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Changes to Medicare cost Mid-Michigan woman, mental health millage aims for a fix

Her father shared she’s been turned away from the facility she attended daily for almost a decade.
Published: May. 3, 2021 at 5:21 PM EDT
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GENESEE COUNTY, Mich. (WJRT) - (5/3/2021) - His daughter needs around-the-clock care and he used to have some help. Then, the COVID-19 pandemic hit.

Now, a mid-Michigan father says the facility that helped him care for his daughter can’t help her anymore.

Worried about causing more issues, he did not want us to identify him or his family. But, the man said he had to share what they’re going through because he knows they’re not the only ones.

For almost a decade, he’s been taking his daughter to Cornerstone Wolcott in Davison Township for about five hours a day.

“She cannot communicate, she’s nonverbal. She still wears diapers. She -- you have to help her to feed and after that you change her; but after that, she kind of pretty much stood over there by the window and looked outside,” he explained.

The woman’s Father shared even though his daughter can’t interact well with the other people at the facility, she enjoyed being around them.

Cornerstone is run by the Michigan Community Services, Incorporated. The non-profit helps those with disabilities in the Genesee County community.

Cornerstone’s doors closed during COVID-19, which the woman’s Father expected.

But, he explained when he wasn’t notified they re-opened, he showed up to find out when he could bring her back.

And he said this was their response: “‘No, no, she’s not eligible to be here anymore’. What am I gonna do? They shrugged their shoulders, they said ‘I don’t know, it’s your problem.””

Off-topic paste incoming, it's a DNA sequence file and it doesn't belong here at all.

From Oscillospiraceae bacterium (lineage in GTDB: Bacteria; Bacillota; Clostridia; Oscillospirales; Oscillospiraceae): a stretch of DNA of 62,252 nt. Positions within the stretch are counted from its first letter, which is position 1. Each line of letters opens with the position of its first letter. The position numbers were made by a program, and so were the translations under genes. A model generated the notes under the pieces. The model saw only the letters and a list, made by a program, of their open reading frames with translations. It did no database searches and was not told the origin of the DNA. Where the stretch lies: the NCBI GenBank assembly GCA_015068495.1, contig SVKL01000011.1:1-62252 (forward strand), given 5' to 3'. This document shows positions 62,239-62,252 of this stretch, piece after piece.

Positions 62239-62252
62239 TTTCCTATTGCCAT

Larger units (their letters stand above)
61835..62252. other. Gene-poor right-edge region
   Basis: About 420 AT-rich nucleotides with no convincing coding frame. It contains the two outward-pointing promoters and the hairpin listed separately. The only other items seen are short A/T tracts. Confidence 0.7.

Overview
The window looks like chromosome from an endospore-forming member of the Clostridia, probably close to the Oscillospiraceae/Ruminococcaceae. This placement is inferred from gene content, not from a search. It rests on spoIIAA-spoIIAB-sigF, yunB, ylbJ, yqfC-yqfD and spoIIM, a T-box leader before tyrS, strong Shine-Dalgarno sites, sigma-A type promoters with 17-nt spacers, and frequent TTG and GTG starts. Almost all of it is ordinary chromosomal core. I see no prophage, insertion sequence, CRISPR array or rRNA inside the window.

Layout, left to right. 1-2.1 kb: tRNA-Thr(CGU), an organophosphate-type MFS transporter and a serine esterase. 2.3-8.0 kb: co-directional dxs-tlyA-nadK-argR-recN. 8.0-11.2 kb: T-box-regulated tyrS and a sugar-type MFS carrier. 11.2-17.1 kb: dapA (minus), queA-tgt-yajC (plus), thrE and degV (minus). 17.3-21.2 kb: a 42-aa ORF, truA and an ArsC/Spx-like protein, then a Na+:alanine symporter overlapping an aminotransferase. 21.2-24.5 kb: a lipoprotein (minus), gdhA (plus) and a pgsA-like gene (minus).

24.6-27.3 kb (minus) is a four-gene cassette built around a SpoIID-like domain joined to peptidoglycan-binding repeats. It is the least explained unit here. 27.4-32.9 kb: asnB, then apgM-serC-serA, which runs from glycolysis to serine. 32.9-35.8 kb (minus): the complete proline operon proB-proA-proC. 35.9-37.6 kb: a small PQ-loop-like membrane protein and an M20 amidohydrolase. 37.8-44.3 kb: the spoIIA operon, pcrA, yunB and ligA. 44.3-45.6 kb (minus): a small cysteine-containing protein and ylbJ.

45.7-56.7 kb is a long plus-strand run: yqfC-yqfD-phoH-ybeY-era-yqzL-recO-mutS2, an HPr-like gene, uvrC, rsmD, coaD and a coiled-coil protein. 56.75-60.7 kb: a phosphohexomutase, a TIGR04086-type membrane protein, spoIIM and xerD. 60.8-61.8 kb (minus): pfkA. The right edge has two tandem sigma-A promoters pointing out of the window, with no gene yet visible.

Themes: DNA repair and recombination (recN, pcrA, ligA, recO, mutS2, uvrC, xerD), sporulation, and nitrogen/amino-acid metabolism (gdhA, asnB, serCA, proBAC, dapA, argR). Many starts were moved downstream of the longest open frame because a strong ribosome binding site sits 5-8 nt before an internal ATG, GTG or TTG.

A spokesperson from MCIS told ABC12 as a result of the pandemic, they lost funding and staff members. But, she explained Cornerstone is working its way back to the services they provided prior to the pandemic.

GHS, who funds them, said changes to Medicaid are also playing a role.

“It’s important to know that programs, such as day programs are one of the programs that have been impacted by changes in Medicare requirements. So when we, when we look at all the services people used to receive, they now need to look a little differently. And so they may not receive the same kind of services in the same way they did before,” explained GHS’s Katie Baxter.

Unable to comment directly on this family’s situation, she said if you’ve been impacted by that change, the GHS millage renewal on the May 4th ballot will help fund services for you. If passed, it’ll increase their flexible spending they can provide to vulnerable individuals.

The GHS millage renewal on Tuesday’s ballot is expected to generate $9.4 million dollars over ten years.

Flexible spending for vulnerable populations is one of 7 focus areas the money is expected to go towards.

A large portion will also fund crisis intervention training for police in Genesee County.

Click here for a detailed break-down of the GHS millage renewal.

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